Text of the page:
Talk:Electric discharge in gases

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Veracity of graph[edit]

The claim made in this edit that the graph is in error in the glow discharge region seems to be mistaken. The graph as it stands is consistent with that in Gewartowski Principles of Electron Tubes page 538, whereas of the sources quoted by 144.82.184.206, the second seems to be plotting a different quantity (the response of a radiation detector) and the first is for me "content is outside your subscription". I shall revert 144.82.184.206's edit. --catslash (talk) 20:09, 6 July 2015 (UTC)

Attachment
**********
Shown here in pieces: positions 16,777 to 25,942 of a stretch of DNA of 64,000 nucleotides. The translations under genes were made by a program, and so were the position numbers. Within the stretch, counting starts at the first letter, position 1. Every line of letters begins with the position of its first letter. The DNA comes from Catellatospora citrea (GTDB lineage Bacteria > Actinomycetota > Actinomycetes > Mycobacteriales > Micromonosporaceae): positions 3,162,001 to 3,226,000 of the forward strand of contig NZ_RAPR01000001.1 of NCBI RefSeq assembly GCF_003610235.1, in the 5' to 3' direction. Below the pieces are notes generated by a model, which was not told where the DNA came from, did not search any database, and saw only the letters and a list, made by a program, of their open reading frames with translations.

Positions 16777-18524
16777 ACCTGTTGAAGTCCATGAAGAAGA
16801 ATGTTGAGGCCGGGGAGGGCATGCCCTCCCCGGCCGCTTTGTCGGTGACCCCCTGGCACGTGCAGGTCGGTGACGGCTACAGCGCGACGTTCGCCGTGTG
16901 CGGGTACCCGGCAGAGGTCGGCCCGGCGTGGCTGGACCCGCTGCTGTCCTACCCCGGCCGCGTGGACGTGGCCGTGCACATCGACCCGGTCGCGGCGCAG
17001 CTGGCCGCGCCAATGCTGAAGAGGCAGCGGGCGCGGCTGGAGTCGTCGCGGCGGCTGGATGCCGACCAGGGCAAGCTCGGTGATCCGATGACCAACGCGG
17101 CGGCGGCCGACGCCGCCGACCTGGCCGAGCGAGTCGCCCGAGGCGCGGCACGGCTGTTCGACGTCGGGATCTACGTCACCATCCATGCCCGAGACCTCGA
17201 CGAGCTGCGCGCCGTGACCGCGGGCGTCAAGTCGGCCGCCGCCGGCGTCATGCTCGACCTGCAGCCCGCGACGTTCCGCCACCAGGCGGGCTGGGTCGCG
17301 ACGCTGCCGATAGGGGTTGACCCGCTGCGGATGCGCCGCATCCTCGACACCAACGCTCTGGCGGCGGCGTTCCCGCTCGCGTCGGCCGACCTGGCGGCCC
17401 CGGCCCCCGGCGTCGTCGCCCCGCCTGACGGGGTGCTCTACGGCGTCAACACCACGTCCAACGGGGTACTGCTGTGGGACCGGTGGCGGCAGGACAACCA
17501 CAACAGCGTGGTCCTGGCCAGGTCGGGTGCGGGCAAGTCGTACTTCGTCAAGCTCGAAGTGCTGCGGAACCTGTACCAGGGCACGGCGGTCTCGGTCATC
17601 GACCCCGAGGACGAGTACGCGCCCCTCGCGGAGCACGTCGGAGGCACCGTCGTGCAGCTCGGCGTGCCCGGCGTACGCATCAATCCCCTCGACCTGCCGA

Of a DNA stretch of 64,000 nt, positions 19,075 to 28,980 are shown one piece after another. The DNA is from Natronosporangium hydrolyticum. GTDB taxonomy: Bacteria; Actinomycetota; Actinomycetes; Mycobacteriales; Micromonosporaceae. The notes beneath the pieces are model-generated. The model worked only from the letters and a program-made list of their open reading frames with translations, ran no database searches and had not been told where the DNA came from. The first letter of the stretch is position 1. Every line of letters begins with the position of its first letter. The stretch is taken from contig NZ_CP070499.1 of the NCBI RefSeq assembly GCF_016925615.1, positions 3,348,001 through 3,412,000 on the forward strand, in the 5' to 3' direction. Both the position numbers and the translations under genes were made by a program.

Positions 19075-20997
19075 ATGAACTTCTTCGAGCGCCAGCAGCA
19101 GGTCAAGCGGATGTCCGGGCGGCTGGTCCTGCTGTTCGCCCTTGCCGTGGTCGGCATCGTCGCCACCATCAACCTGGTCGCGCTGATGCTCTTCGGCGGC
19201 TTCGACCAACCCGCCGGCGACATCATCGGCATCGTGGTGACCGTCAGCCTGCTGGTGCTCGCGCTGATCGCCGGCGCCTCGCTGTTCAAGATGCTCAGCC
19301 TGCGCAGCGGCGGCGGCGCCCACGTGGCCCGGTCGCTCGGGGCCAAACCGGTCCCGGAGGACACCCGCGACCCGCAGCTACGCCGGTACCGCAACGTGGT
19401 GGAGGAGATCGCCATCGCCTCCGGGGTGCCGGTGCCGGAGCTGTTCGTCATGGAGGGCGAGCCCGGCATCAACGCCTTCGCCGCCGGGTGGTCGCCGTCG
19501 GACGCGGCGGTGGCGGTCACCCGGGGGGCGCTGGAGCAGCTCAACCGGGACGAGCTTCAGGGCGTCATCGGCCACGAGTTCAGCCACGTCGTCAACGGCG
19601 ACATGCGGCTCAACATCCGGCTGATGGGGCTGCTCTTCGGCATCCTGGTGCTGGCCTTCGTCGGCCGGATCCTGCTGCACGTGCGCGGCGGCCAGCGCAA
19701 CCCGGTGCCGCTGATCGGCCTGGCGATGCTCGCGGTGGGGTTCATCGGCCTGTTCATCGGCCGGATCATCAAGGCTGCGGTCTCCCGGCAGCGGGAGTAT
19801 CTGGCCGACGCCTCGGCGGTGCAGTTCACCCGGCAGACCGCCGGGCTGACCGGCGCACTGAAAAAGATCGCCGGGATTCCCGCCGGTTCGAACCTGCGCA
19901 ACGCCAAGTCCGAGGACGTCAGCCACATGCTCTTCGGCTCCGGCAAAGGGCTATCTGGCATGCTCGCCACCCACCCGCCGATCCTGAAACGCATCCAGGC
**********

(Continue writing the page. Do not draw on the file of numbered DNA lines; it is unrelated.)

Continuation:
There are problems with the graph in the glow discharge region. The original PNG file has a discontinuity entering the glow discharge region (D-E); the current SVG file did not reproduce the discontinuity. I'd expect most of subnormal glow to be unstable (depends a lot on measuring equipment); GE Glow Lamp Manual (a ref I have enormous trouble with) marks the region as unstable; I'd expect the normal glow region to have less pronounced curvature; GE Glow Lamp Manual has no apparent negative resistance in its F-G region; the caption also has problems because it mentions points rather than segments. I'd also expect saturation (A-B) to be steeper; GE Glow Lamp Manual has satline essentially vertical); that makes physical sense as no recombination and no multiplication just gives cosmic ray current. B-D seems too shallow; GE manual makes this horizontal (GE apparently conflates it with breakdown); MIT's Applied Electronics 1943 has saturation at 30% breakdown voltage and Townsend start at about 60% of breakdown; that's consistent with the Geiger tube characteristic (which is a gas discharge tube). Compare with diagram at thunderbolts.info. I consider the thunderbolts plot much more characteristic of the discharge. Above all, a static diagram is an oversimplification of the IV characteristics; there's a huge ion migration at breakdown that changes the electric fields inside the tube. Glrx (talk) 06:05, 9 July 2015 (UTC)